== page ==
This fall, about six weeks into the year, I became especially aware of a handful of students who were still staying at the surface level when it came to topic choice. So one morning, between our mini-lesson on good titles and writing time, I tried a new approach. I asked students this question: What topics do you need to write about but haven’t, for one reason or another, been willing to write about yet? After taking a few minutes to record these, I challenged them to take a risk and, at some point when they thought they might be ready, write about one of these topics.

For many students, the results were immediate as students began writing about topics that were difficult yet critically important: a mom or cousin who had die, seeing a father for the first time in several years. Other students started writing about moments with people who mattered: a girl whose grandpa told her stories from WWII, a boy who felt a strong attachment to his mom when he was younger. Each student sets a goal for the quarter in terms of topic choice, and I saw many more of them showing up there. While some students will still need to be nudged in conferences to explore these topics, I think it’s the farthest a class of mine has ever been at the end of the first quarter.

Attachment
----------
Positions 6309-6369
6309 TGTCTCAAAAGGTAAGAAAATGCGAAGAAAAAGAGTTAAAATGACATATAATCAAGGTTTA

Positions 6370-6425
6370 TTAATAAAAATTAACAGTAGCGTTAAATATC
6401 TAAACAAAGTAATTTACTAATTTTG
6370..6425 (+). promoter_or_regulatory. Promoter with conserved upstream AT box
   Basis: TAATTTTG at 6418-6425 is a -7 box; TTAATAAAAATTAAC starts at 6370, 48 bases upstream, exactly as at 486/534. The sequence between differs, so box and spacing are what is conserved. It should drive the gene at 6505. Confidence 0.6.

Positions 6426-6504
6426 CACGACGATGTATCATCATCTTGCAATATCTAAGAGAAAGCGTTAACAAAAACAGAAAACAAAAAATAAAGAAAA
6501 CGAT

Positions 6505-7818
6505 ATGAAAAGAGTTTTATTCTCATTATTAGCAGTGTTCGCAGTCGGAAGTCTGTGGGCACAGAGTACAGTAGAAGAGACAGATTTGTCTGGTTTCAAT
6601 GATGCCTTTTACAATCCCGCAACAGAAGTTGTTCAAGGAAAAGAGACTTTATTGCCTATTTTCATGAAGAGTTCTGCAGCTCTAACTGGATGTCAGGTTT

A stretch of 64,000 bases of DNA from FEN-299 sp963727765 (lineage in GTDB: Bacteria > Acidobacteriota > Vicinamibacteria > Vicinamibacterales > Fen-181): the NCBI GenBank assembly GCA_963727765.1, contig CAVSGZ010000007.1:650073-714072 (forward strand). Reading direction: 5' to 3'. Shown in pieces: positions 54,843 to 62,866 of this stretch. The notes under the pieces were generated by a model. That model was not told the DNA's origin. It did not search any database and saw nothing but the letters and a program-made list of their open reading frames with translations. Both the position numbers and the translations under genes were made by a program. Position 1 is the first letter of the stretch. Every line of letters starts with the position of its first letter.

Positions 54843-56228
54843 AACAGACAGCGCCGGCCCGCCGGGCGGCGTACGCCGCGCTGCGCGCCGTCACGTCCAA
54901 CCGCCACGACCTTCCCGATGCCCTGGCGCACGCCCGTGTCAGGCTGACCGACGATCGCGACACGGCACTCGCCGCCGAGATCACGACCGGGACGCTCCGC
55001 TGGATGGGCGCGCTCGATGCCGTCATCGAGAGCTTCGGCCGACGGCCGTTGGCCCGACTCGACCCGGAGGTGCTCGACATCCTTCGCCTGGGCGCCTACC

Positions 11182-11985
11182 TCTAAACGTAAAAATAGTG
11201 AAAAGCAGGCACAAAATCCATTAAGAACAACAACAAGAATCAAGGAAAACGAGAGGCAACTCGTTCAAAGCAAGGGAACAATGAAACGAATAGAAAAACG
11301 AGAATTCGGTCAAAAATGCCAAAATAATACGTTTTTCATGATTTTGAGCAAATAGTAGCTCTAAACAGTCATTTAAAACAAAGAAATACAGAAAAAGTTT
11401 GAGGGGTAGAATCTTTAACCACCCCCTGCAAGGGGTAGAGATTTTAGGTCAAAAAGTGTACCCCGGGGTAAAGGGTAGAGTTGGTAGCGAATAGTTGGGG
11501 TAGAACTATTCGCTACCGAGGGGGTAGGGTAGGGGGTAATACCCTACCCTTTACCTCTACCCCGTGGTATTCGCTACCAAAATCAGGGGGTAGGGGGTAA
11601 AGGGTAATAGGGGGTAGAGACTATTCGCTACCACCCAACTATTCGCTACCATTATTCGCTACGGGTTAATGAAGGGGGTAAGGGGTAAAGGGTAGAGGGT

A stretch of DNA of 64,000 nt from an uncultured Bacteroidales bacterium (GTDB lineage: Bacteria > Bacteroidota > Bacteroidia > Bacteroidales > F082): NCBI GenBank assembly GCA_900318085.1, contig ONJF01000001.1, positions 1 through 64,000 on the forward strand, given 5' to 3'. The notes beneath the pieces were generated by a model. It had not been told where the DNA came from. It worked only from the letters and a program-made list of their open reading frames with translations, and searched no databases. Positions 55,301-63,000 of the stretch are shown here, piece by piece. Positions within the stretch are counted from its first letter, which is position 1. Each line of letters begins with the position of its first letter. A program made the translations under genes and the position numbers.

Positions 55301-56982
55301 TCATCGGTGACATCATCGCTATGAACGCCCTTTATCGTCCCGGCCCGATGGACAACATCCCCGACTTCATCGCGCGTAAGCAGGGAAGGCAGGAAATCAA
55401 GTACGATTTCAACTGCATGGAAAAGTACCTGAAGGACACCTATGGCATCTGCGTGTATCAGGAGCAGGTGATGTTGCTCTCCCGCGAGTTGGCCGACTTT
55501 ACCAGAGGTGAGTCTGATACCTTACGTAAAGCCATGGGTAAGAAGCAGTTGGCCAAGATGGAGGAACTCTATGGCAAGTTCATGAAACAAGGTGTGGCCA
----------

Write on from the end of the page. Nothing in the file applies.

I know what I did is nothing extraordinary, but it amazed me how such a simple question—What do I need to write about that I’ve been avoiding?— made such a big difference for so many students, and I can’t wait to continue nurturing them as writers the rest of the year.